The Constitutional Subunits of Athens as Administrators of Realty
Moving from the polis down to its subdivisions, the author looks into landed property managed by the Kleisthenic tribes and the demes. The tribes, an artificial and relatively new institution, were not endowed with vast swaths of land, at least not before the acquisition of Oropos in 335. On the contrary, the demes, acting as mini-poleis, were heavily involved in land administration from their inception. Many deme landholdings were sacred and supported deme cults in a fashion well known at the polis level. Other lands, however, lacked a sacred character. This distinction gives the author the opportunity to examine the structure of the budgets of the Attic demes. Towards the end of the Classical period, Athens initiated a project of land privatization, the so-called Rationes Centesimarum, using the demes as her main selling agents. By depriving the demes of some of their assets, this program arguably undermined the territoriality of many a rural deme.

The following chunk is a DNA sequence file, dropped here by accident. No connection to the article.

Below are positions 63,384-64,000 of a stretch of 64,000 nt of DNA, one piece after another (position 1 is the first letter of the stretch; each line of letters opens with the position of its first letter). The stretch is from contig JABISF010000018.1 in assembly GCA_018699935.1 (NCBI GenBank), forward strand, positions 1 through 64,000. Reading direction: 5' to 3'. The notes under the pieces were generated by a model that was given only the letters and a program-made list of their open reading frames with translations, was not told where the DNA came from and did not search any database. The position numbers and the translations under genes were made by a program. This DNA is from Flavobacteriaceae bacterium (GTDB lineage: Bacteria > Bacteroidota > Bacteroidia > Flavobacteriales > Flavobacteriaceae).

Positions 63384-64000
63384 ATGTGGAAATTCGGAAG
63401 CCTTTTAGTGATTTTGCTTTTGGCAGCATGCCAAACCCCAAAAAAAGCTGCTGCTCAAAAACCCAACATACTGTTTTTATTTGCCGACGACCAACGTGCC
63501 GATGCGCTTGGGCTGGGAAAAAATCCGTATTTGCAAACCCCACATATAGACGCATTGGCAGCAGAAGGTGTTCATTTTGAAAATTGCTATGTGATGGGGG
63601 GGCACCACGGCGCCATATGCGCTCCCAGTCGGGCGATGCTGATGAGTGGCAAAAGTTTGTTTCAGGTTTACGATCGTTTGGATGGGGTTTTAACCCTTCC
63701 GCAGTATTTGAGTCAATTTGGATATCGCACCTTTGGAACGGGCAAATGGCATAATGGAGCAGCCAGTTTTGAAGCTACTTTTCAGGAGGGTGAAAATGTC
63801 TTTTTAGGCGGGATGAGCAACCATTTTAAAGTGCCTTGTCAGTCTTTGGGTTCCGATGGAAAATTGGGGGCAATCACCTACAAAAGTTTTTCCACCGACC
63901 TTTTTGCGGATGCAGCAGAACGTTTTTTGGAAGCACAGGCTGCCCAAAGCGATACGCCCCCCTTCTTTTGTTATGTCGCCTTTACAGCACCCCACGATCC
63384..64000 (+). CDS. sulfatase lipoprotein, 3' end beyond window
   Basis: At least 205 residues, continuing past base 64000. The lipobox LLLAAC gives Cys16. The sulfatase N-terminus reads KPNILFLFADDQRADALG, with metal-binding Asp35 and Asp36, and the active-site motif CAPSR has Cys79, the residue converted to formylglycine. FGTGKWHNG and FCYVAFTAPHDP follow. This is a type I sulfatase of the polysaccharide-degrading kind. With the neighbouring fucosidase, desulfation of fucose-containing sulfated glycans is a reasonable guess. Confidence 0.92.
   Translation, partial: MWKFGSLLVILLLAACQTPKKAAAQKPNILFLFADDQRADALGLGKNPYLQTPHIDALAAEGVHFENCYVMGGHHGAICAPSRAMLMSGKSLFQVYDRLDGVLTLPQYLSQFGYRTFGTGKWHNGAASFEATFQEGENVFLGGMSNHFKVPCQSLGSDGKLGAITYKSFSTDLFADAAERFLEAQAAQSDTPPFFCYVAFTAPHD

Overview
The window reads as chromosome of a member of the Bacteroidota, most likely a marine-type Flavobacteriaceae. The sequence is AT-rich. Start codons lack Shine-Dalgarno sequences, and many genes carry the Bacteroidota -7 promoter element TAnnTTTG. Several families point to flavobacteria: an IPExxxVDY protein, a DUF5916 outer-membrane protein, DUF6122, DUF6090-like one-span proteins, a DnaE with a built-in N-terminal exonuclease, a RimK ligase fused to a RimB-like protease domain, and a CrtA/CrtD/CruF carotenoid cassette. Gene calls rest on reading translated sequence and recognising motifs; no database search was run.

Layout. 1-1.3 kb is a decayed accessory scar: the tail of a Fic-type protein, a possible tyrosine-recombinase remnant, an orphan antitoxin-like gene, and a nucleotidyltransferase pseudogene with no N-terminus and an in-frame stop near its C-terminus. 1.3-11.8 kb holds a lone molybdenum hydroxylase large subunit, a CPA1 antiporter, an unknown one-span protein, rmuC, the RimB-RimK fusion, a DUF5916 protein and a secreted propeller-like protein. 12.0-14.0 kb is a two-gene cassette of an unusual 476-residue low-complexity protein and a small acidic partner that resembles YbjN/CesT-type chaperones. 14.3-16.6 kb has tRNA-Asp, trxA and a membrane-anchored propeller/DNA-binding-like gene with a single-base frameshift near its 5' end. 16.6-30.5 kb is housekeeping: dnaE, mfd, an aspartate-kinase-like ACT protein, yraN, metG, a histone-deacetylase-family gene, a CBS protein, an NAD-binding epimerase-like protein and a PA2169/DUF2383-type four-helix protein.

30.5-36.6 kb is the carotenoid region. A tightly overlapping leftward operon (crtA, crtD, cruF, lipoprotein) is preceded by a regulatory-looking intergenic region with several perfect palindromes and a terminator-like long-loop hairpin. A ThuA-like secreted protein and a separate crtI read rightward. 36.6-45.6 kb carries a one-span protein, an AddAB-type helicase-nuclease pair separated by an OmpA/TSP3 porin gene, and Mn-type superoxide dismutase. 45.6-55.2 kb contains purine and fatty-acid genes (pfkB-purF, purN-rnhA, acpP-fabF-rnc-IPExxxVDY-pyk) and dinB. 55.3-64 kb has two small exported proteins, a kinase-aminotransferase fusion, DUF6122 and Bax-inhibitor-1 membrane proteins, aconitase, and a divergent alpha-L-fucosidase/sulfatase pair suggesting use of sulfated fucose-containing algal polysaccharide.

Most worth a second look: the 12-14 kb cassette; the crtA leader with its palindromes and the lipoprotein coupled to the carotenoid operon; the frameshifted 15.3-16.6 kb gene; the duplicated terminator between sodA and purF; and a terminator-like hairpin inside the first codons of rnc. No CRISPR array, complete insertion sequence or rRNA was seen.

Oxford Scholarship Online requires a subscription or purchase to access the full text of books within the service. Public users can however freely search the site and view the abstracts and keywords for each book and chapter.
If you think you should have access to this title, please contact your librarian.